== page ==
The Biden administration announced this week that it is extending protection from deportations to more than 330,000 immigrants from four countries who were shielded by temporary protected status (TPS) – although one top Democrat senator said the move “simply does not go far enough.”
The Department of Homeland Security announced that it is rescinding a move by the Trump administration to end TPS for nationals from El Salvador, Honduras, Nepal and Nicaragua and extending the protections for an additional 18 months. It is expected to shield about 337,000 immigrants, some will be here illegally or at risk of overstaying their visa.
TPS authority allows the Department of Homeland Security to protect nationals of designated countries living in the U.S. from potential deportation if they are eligible, allows them to apply for work permits and gives them the freedom to travel. TPS is based on three grounds: armed ongoing conflict, environmental disasters or “extraordinary and temporary conditions.”
There are currently 16 countries designated for TPS, many of them either designated or extended by the Biden administration. Critics of the administration on the right have decried the use of the authority as “amnesty-lite.”
“Through the extension of Temporary Protected Status, we are able to offer continued safety and protection to current beneficiaries who are nationals of El Salvador, Honduras, Nepal, and Nicaragua who are already present in the United States and cannot return because of the impacts of environmental disasters,” said DHS Secretary Alejandro Mayorkas said in a statement. “We will continue to offer support to them through this temporary form of humanitarian relief.”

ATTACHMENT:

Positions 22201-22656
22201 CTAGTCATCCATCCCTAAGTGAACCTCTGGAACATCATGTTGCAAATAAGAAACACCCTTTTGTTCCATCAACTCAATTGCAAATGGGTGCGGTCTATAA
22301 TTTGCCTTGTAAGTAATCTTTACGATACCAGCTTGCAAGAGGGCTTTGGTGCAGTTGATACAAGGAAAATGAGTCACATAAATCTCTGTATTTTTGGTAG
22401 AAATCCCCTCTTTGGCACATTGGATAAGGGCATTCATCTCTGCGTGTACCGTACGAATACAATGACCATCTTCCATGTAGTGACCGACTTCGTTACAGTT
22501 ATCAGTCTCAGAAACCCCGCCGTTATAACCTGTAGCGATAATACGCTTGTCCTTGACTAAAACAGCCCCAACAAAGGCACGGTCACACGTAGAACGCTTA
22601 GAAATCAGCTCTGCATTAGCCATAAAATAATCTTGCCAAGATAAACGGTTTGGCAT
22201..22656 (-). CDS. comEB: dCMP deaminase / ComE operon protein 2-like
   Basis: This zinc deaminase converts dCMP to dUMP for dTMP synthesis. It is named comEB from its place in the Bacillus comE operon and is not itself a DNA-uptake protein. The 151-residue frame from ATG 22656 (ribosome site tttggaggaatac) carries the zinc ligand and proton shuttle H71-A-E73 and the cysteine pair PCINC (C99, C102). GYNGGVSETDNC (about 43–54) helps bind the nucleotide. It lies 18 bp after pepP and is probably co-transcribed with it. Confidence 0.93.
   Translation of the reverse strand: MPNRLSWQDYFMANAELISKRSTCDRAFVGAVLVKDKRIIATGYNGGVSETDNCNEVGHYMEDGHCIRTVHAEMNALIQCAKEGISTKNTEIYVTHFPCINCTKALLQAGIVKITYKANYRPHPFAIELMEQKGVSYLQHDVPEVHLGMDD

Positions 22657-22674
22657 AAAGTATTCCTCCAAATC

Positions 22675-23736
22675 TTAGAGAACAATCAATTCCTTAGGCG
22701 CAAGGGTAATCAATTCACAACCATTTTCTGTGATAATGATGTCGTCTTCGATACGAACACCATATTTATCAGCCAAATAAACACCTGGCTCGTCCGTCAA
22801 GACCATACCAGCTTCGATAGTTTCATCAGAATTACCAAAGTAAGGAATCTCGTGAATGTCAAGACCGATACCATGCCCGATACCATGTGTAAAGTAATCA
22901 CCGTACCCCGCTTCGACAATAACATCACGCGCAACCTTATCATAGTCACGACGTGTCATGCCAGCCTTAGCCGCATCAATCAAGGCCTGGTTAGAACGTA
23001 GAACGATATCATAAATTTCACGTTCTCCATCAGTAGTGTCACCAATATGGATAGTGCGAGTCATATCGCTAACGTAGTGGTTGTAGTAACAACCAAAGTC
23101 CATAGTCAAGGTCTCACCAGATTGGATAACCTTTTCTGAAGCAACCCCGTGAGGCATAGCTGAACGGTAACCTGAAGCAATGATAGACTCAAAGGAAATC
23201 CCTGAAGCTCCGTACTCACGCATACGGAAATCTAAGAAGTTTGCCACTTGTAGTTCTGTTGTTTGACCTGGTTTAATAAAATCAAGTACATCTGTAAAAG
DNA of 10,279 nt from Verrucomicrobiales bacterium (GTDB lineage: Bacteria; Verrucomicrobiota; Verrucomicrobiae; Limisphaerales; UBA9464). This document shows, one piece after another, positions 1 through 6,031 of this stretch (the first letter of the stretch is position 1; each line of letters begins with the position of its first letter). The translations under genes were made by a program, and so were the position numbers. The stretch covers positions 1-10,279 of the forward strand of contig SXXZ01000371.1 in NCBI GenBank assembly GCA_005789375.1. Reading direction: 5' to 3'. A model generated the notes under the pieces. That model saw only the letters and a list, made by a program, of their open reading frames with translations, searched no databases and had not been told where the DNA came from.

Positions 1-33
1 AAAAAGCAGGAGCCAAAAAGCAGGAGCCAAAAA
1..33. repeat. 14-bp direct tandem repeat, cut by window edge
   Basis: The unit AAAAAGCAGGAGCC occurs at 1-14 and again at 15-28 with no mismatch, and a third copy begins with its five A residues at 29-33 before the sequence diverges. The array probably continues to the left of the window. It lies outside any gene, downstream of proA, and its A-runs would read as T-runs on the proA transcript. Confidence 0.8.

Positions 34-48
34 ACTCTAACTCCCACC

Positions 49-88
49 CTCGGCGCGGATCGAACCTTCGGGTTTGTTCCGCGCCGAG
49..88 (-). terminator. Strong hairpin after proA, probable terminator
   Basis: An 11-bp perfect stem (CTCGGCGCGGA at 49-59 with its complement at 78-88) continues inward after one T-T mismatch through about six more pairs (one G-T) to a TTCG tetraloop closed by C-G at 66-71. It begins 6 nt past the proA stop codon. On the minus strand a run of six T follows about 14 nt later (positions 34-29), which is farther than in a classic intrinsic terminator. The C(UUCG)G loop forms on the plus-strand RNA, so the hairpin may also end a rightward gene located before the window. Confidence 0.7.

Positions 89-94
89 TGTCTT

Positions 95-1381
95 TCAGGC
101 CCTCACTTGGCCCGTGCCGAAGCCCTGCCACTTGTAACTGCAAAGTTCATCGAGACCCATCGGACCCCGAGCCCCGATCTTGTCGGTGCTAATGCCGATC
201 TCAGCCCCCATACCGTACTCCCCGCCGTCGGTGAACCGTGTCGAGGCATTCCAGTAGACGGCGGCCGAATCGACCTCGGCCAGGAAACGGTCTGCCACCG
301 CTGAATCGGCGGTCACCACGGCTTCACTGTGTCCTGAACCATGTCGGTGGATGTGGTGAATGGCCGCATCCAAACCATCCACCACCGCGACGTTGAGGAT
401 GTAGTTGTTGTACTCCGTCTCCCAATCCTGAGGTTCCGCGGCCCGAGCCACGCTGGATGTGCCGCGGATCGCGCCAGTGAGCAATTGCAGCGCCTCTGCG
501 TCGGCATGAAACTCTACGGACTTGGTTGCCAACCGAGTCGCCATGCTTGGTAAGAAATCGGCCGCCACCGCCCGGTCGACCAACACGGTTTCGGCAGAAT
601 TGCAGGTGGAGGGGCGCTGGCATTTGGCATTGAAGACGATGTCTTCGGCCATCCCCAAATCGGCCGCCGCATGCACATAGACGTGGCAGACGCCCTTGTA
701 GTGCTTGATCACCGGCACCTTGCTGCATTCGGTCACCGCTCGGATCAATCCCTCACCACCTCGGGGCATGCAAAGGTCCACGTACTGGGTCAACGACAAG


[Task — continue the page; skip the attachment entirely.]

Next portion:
However, despite the broad use of the authority by the Biden administration, Sen. Bob Menendez, D-N.J., criticized DHS for not going a step farther and excluding both Guatemala and Venezuela.
“I am glad the Biden administration has reversed the Trump administration’s cruel and misguided decision to rescind TPS designations for El Salvador, Honduras, Nicaragua and Nepal,” he said. However, this decision simply does not go far enough.”
CBS News reported this week that some top administration officials opposed expanding TPS, citing concerns about it potentially leading to an increase in illegal immigration at the southern border.
In a statement, Menendez said he was concerned that the decision “may have been driven in part by political calculations instead of sound policy rationale and the conditions in each country.”
He called on the administration to “more aggressively leverage” its authority on TPS to address “long-standing challenges of our immigration system.”
The Biden administration has called for a pathway to citizenship for millions of illegal immigrants – including TPS recipients. Menendez led the Senate push for legislation that included such an amnesty in 2021, but it failed after failing to pick up Republican support in the upper chamber.